You Say Tomato, I Say Time Management
I am the first to admit that focus has never been my strongpoint. Left to my own devices, I will gladly dart around from project to project, never really getting down to business until 3:00 in the afternoon, when all of the sudden I have a burst of productivity. And now that I have a 5-month-old and a toddler in the house, moments of solitude (usually gifted by the rare, simultaneous nap) must be leveraged...but it is so tempting to slip down the Facebook rabbit hole and come up for air having completely wasted an hour of my life.
You may have heard of the Pomodoro technique; a time management tool that focuses on working for a 25-minute window (called a tomato), taking a five minute break, then repeating the process. After the fourth cycle of working/break, you are awarded a longer break. The point is to select a task and get down to business knowing that you have a break coming to you.
I always considered the Pomodoro technique a fantastic time management system for someone who wasn't relying on the napping whims of young children, but could it really work for me?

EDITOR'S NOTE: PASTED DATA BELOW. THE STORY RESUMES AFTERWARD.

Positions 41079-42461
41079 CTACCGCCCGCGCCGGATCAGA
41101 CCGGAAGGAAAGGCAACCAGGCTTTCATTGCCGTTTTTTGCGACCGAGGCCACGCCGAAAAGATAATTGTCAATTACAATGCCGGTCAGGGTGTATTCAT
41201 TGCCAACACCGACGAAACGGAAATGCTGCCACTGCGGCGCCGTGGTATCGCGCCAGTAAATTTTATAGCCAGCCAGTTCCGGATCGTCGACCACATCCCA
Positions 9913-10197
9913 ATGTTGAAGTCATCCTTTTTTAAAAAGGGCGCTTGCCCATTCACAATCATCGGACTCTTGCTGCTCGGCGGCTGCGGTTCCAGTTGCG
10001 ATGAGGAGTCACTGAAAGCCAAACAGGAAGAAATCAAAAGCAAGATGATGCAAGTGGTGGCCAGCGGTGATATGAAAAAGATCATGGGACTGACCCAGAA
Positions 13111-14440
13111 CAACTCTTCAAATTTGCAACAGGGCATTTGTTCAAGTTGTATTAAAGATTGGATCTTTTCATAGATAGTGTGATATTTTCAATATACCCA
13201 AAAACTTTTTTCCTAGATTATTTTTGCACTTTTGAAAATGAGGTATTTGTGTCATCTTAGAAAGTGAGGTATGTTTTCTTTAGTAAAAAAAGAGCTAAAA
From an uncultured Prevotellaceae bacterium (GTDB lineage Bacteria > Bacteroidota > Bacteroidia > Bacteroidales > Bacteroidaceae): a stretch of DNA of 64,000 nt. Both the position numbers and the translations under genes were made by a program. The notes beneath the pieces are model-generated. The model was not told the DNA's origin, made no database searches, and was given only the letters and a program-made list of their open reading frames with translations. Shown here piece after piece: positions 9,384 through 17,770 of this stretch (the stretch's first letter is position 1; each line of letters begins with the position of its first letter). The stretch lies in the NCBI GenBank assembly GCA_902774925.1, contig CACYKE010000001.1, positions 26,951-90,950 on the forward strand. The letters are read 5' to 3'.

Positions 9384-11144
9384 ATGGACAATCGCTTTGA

It turns out I have found the technique to be very useful no matter what size window my napping children give me. Since I know that I only have to focus for 25 minutes before I get a well-deserved Facebook and/or Pinterest break, I find myself being more productive more quickly in the time given to me.
Even better, I found a fantastic website that I can use to track my time for me, so I don't even have to focus on the clock. MyTomatoes.com is a non-complicated, free, timer website that has a simple interface yet garners big results. Once registered, you press a satisfactorily large "Start Tomato" button on the screen and it starts counting down from 25 minutes. When the time is up, a ringer goes off and you have the option to input what you worked on and start your break. Bonus: the program tracks what you input and you can even export it as a .csv. Here's a sample of the output:
When the break is up, you start the cycle again.
I have yet to actually get through four tomatoes in a row to be rewarded with my larger break time, but even so, just having that small nudge of accountability has transformed my productivity levels during naptime.
I encourage you to give this system a try! And if you have a trusted time management technique that works for you, feel free to share it via the comments below.
Image credit: Tomato timer via Amazon